Nashville, Tennessee, November 18, 2004 - Brooks & Dunn, the Country Music Association’s Vocal Duo of the Year, performed their greatest hits for nearly two hours as headliners of the first-ever Stars & Guitars charity concert, held at the Monroe Carell Jr. Children’s Hospital at Vanderbilt on Friday, November 12, 2004. Stars & Guitars raised over $75,000 for the T.J. Martell Foundation.

The event, which was hosted by Gary Chapman, began with the introduction of a special CMT-produced documentary by the network’s executive vice president, Brian Philips. The video highlighted the life and work of Katie Darnell. Darnell was an extraordinary young songwriter who befriended Big & Rich and Wynonna while receiving cancer treatment at Vanderbilt.

L to R: Kix Brooks, Emily Nelson, Dave Berryman and Ronnie Dunn.

Following the poignant documentary, Dave Berryman, president of Gibson Guitar Corporation, was joined on stage by Kix Brooks and Ronnie Dunn to present a custom-made Epiphone electric guitar to Emily Nelson. Nelson, a seven-year-old family member of a Children’s Hospital patient, drew the original star for placement on the guitar’s body. Her design was reproduced on the 200 limited edition Epiphone guitars, specially produced for Stars & Guitars and individually signed by Brooks & Dunn. Guitars were offered as gifts by Gibson to each Stars & Guitars patron, acknowledging of their contributions to the Martell Foundation.

A sea of custom-designed and autographed Epiphones await each guest.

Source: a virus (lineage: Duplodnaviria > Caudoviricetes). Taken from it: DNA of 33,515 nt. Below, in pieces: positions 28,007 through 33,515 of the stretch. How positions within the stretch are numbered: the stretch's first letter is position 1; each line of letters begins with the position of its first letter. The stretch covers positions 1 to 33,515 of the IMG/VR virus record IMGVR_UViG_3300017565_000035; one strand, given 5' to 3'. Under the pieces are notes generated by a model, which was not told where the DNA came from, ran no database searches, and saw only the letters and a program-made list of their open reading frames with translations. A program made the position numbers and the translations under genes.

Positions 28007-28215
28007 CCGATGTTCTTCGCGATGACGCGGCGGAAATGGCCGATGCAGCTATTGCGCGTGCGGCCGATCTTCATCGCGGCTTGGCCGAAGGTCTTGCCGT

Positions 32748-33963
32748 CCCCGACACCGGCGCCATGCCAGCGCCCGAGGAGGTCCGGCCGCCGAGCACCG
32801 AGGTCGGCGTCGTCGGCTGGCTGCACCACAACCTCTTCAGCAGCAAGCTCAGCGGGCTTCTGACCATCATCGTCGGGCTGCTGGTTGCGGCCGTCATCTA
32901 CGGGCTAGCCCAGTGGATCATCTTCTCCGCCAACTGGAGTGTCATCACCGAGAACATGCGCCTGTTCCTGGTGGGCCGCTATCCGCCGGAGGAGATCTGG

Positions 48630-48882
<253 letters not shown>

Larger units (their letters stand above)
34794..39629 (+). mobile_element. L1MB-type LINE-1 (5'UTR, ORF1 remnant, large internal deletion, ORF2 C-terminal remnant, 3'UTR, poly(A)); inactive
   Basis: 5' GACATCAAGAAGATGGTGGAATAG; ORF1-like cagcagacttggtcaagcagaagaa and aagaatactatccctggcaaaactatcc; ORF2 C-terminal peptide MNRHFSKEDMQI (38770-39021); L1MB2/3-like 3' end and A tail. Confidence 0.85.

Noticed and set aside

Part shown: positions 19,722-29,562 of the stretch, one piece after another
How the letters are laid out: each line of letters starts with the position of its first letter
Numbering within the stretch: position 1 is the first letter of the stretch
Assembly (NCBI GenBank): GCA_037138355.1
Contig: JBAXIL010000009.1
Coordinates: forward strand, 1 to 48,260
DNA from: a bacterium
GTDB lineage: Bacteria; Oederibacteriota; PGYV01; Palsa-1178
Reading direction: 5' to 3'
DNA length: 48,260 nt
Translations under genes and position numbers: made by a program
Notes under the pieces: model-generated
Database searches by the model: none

Throughout the concert portion of the evening, Muzik Mafia painter, Rachel Kice, worked alongside Brooks & Dunn, transferring the high-energy of their performance onto canvas. As Brooks & Dunn favorites like Neon Moon, Only in America and Boot Scootin' Boogie flowed through the intimate performance venue, Kice completed her painting, which was auctioned at the end of the evening.

In the spirit of the event, Kix Brooks removed the cowboy hat from his head, stating that he “wore the same hat as host of this year’s CMA Awards,” and he sold it to the highest bidder. Brook’s hat was purchased by an event patron and was immediately given to young painter, Emily Nelson.

The T.J. Martell Foundation was founded in 1975 by music industry executive Tony Martell and his colleagues after leukemia claimed the life of Tony’s son, T.J. The Foundation has raised more than $175 million to fund research for the innovative cures and treatments of leukemia, cancer and AIDS at nine research facilities throughout the United States. Locally, the T.J. Martell Foundation supports the Frances Williams Preston Laboratories at the Vanderbilt-Ingram Cancer Center.

Ed Note: See related story here.

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